Arvind Kumar of the Purva Devariya village in Hardoi district, Uttar Pradesh, cannot hide his excitement at the certificate of appreciation and cash prize awarded to him by the DCM Sugar Mill for achieving a record high sugarcane yield in his one-hectare farm this year. Kumar overtook other farmers in the panchayat area by strictly following the sustainable methods of sugarcane farming. Arvind credits the trainers who guided him through the process.
“It is the intense trainings and constant guidance from the Meetha Sona Unnati (MSU) team that have helped me achieve this feat. I’m the first one in my village to have seen a harvest of such scale and quality this year!” says Arvind, amid the 22-feet-high sugarcane crop that stood heavily on his land.
Improving water efficiency and sugarcane farmers’ livelihoods in India
Arvind beat Onkar Singh—a farmer from the neighbouring Lalpur village, who recorded a harvest of 2,281 quintals from one hectare of land—with a whopping 2,631 quintals yield.
“I have been closely following the instructions laid out by the training team. They advised me to create trenches in my field to be able to practice furrow irrigation and avoid excess water accumulation. Trenching has helped me a great deal—not only in saving water, but also in providing enough earth to hold the cane bundles erected on the field, post-harvest. In fact, furrow irrigation has helped me save 50 percent of diesel use and about 40 percent of water,” adds Arvind.
What makes it even more special for the 42-year-old farmer is the staggering INR 7,50,000 that he earned from his one-hectare land. “It has been a phenomenal journey!”
The journey to sugarcane farming
Hailing from a traditionally smallholder family, Arvind had to take the reins landholding early in life. The untimely demise of his father in 2000 left him with the responsibility of running the family with a meagre income from the land. “I’m the eldest of the three brothers, so the onus of attending to the family’s needs had to be shouldered. It was a tough time then; it is somewhat better now. My youngest brother has grown up to be a farmer like me, and my second brother works at the panchayat,” he mentions.
Arvind took to sugarcane farming in 2008, when the Hariyawan mill came up in the vicinity. During the initial years, he used the flood irrigation method to water his field, but could hardly see any progress in crop yield or quality. “Flood irrigation did not help. Both the crop and my soil (quality) were going down. I realized the futility of the practice and the mammoth waste of water and diesel it caused, as the trainers explained. The shift to furrow irrigation has been the turning point,” he says.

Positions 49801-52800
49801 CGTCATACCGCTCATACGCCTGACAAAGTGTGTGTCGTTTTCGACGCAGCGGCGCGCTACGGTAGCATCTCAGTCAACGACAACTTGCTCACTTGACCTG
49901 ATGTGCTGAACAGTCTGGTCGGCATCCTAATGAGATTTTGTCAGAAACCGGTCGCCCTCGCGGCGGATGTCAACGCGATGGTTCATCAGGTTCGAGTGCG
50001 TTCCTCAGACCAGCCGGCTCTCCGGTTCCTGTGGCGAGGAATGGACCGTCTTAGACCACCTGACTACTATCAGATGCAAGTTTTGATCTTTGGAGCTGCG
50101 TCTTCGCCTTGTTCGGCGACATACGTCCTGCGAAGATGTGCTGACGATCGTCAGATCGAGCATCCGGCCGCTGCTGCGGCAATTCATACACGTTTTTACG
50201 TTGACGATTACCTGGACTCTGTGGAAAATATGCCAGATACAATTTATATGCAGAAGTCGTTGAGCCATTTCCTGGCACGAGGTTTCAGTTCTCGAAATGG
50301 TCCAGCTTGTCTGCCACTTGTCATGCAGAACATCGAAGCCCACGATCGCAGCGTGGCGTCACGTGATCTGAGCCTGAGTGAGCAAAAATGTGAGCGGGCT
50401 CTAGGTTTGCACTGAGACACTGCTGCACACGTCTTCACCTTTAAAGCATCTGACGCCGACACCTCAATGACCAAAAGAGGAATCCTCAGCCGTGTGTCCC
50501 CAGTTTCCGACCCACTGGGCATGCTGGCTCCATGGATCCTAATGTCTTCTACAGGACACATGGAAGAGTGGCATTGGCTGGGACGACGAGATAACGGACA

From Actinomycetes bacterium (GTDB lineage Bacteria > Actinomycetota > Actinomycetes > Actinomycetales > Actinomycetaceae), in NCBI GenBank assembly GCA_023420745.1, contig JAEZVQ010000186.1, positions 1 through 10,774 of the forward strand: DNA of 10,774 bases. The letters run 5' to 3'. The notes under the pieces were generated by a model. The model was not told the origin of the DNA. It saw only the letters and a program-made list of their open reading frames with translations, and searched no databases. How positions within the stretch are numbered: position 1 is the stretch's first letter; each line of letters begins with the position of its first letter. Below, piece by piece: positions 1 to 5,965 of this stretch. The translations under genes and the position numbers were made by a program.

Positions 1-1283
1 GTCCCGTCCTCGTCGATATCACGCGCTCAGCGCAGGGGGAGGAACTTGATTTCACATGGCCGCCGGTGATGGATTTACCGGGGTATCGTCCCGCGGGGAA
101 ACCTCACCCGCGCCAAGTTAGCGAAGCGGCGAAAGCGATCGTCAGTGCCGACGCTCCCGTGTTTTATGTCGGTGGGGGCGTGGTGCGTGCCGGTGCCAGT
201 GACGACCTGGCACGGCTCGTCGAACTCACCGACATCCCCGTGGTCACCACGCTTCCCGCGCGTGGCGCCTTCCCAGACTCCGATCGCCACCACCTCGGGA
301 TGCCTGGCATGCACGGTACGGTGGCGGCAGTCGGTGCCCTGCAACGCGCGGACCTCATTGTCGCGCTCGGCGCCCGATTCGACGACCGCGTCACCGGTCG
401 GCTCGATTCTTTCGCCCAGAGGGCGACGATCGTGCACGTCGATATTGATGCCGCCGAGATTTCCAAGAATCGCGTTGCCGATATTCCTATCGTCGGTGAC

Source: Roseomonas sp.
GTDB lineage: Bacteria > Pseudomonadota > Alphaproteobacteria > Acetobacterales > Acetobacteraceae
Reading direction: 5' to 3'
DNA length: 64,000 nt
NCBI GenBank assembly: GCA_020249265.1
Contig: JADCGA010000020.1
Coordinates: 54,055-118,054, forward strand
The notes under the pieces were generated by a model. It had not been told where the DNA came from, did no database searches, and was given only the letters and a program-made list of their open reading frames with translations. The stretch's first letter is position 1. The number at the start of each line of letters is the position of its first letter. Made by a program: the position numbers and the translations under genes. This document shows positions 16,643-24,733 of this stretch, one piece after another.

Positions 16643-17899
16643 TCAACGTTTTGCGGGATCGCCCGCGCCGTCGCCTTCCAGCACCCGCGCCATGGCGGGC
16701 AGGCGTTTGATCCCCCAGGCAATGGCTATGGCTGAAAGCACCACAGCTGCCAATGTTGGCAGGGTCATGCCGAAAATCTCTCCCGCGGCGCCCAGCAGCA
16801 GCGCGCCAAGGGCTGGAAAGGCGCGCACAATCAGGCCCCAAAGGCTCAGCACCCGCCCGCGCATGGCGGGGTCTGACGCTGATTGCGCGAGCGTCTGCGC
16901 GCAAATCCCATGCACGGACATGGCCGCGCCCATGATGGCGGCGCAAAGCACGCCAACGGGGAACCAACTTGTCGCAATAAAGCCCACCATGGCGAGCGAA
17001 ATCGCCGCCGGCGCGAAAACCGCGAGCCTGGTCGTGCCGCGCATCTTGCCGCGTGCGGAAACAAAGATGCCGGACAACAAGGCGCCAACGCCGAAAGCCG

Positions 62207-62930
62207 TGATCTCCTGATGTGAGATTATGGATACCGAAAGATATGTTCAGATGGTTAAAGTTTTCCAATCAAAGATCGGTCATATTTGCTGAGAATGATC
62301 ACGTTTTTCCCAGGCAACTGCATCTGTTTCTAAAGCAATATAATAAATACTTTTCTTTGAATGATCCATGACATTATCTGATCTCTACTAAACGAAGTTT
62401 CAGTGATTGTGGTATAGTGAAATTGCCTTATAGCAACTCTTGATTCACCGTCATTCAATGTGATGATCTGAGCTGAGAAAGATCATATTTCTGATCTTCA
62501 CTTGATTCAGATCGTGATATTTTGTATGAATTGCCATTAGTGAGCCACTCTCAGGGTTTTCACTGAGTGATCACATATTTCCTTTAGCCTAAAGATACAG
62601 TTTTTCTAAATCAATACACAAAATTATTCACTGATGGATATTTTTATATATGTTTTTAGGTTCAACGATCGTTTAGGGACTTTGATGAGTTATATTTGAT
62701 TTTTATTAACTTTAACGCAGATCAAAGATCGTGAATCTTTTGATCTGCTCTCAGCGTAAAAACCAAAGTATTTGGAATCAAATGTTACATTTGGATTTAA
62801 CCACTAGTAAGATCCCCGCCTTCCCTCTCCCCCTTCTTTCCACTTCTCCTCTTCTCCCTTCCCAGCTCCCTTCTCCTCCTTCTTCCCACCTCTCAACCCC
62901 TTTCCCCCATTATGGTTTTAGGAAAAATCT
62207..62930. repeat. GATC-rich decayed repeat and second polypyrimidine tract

Ever since his association with the MSU programme, Arvind has been exploring only sustainable means of growing sugarcane. “I apply compost and press mud and strictly use bio-fertilizers instead of chemicals for my crops,” he says. He and his two brothers own about 18-19 acres of land, in which they grow sugarcane, wheat and potato.
Besides switching to furrow irrigation and bio-fertilizer use, Arvind mentions that he has also invested in farm mechanization: “I have a wide range of machineries from small and big tractors to rotavators and mulchers. While I purchased a tractor on loan, for most of the other machineries, I received subsidies from the government’s Krishivibhag and even from the mill.”
Spreading the word on sustainability
Arvind now hopes of sharing his knowledge of good farming practices and sustainable agriculture with his fellow villagers and beyond. He feels that his pursuit and perseverance will go a long way in not only bringing him success and prosperity, but also in empowering his region economically.
“I want to come first in my entire district in terms of yield and quality of produce and lead by an example for others to follow,” says Arvind.